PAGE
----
Dr. Vyshali S. Rao
Huntington Memorial Hospital is the first facility in the San Gabriel Valley
to implant a new miniaturized, wireless monitoring sensor to manage heart
failure (HF). The CardioMEMS HF System is the first and only FDA-approved
heart failure monitoring device that has been proven to significantly
reduce hospital admissions when used by physicians to manage heart failure.
The CardioMEMS HF System features a sensor that is implanted in the pulmonary
artery (PA) during a non-surgical procedure to directly measure PA pressure.
Increased PA pressures appear before weight and blood pressure changes,
which are often used as indirect measures of worsening heart failure.
The new system allows patients to transmit daily sensor readings from
their homes to their health care providers allowing for personalized and
proactive management to reduce the likelihood of hospitalization.
“CardioMEMS is an exciting and valuable tool and we are proud to
bring this specialized care to our patients and the community,” said
Dr. Vyshali S. Rao, interventional cardiologist, who performs the procedure. “This
innovative technology helps our physicians to treat and offers improved
outcomes for heart failure patients.”
Heart failure occurs when the heart is unable to pump enough blood to meet
the body’s demands. According to the Centers for Disease Control
and Prevention, more than 5.1 million Americans have heart failure, with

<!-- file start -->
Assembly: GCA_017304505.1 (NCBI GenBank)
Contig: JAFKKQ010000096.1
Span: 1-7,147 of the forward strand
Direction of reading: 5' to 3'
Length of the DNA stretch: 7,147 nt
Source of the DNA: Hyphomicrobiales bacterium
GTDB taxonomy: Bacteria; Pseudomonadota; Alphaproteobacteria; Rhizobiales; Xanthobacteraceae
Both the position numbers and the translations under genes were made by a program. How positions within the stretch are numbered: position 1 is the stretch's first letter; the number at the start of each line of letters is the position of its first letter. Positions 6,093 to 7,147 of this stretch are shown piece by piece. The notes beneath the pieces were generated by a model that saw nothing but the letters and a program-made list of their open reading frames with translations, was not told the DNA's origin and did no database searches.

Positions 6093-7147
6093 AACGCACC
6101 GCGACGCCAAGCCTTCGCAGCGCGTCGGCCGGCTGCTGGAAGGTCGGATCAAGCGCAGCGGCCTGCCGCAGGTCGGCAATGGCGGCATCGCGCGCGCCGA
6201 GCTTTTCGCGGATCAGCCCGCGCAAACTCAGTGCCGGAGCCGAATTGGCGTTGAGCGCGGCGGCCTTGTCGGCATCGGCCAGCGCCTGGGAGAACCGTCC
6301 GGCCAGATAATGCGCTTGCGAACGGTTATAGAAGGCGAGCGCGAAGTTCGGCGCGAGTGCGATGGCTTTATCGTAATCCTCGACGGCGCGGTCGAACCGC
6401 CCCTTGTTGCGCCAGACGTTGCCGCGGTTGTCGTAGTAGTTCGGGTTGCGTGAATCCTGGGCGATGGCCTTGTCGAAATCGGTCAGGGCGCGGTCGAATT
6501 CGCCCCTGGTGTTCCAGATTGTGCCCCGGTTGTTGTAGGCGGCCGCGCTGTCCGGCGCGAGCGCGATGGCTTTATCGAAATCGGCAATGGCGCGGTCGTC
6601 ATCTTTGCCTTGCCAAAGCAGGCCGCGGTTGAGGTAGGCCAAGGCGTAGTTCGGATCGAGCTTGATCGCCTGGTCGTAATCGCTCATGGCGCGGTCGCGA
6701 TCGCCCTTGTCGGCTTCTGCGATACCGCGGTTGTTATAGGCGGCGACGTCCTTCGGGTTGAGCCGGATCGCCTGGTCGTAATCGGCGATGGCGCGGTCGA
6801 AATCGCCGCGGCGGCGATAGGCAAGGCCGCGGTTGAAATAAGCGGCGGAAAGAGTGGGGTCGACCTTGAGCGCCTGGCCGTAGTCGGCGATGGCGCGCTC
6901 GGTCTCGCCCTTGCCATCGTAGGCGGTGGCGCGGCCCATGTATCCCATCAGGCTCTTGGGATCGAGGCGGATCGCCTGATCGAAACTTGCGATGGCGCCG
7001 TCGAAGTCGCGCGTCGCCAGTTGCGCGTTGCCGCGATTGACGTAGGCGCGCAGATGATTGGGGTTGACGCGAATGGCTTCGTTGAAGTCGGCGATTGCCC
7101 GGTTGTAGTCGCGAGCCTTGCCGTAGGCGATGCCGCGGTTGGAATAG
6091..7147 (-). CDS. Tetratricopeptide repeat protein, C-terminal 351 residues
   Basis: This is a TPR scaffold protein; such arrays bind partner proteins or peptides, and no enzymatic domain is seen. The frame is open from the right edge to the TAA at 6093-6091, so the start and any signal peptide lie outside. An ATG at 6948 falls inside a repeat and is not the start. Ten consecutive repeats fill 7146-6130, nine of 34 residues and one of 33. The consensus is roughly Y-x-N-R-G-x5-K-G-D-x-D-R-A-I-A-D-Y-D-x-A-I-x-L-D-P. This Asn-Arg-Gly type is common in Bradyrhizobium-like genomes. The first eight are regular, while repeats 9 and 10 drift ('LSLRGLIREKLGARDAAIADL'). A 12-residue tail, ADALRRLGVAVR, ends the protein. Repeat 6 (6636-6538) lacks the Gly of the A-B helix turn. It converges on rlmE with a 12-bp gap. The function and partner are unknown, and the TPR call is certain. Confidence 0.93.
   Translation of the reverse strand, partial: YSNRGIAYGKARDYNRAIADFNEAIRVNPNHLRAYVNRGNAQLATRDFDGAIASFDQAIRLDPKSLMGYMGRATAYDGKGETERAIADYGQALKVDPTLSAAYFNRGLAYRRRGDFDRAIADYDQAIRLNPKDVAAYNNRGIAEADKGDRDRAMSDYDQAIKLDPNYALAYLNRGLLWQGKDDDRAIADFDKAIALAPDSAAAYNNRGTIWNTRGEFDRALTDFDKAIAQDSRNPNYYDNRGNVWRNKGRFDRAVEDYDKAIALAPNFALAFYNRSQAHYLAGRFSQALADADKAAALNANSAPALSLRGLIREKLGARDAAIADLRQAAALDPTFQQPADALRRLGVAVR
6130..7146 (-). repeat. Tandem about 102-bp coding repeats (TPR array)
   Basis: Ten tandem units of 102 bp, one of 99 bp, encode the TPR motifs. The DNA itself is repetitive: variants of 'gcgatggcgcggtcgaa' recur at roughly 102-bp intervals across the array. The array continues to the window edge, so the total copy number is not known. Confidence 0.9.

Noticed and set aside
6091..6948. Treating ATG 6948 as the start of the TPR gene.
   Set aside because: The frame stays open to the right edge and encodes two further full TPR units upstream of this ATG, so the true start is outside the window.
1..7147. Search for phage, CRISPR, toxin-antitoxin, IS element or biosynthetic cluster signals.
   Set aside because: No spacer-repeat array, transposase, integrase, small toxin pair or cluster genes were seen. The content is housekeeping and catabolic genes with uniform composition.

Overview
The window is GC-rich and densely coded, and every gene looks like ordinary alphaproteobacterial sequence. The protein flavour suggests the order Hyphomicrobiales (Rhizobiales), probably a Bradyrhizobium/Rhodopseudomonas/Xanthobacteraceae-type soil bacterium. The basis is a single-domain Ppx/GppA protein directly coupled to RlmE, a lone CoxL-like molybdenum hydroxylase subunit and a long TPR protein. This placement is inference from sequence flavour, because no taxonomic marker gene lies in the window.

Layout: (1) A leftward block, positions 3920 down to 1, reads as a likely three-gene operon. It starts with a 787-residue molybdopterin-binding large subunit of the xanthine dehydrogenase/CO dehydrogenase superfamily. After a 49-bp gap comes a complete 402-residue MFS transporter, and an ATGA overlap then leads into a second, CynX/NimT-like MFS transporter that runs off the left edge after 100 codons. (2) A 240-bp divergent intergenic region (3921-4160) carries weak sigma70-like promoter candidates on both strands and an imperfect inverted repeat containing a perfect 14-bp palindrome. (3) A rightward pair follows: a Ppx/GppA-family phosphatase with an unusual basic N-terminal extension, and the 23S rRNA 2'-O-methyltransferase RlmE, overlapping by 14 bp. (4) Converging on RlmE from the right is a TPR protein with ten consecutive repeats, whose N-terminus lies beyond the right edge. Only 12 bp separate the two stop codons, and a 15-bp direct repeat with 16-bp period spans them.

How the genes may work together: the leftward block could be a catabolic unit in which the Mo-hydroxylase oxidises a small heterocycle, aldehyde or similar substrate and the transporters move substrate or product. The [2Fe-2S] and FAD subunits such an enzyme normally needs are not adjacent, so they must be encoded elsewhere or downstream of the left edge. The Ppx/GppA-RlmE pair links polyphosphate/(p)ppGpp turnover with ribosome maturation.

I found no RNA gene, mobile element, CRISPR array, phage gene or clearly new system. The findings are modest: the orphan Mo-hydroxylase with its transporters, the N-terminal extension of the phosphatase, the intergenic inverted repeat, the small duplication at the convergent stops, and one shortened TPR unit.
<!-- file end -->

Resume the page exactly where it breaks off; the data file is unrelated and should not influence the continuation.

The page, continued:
670,000 new cases diagnosed each year. Patients with heart failure are
frequently hospitalized, have a reduced quality of life and face a higher
risk of death.
The CardioMEMS sensor is designed to last the lifetime of the patient and
doesn’t require batteries. Once implanted, the wireless sensor sends
pressure readings to an external patient electronic system. There is no
pain or sensation for the patient during the readings. The CardioMEMS
HF System allows the patients to transmit critical information about their
heart failure status to a clinician on a regular basis, without the need
for additional clinic or hospital visits. This provides clinicians with
the ability to detect worsening heart failure sooner and adjust treatment
to reduce the likelihood that the patient will need to be hospitalized.
Data from a clinical trial showed that the CardioMEMS technology reduces
heart failure hospital admissions by up to 37 percent. The CHAMPION trial
studied the effectiveness of the CardioMEMS HF System in New York Heart
Association (NYHA) Functional Classification System class III heart failure
patients who had been hospitalized for heart failure in the previous 12
months. Results of the trial demonstrated a statistically significant
28 percent reduction in the rate of heart failure hospitalizations at
six months, and 37 percent reduction in heart failure hospitalizations
during an average follow-up duration of 15 months.
Roughly 1.4 million patients in the U.S. have NYHA Class III heart failure,
and historically these patients account for nearly half of all heart failure
hospitalizations. According to the American Heart Association, the estimated
direct and indirect cost of heart failure in the U.S. for 2012 was $31
billion and that number is expected to more than double by 2030.
The CardioMEMS HF System, from global medical device manufacturer St. Jude
Medical, is approved by the U.S. Food and Drug Administration (FDA) for
commercial use in the U.S. For more information, please click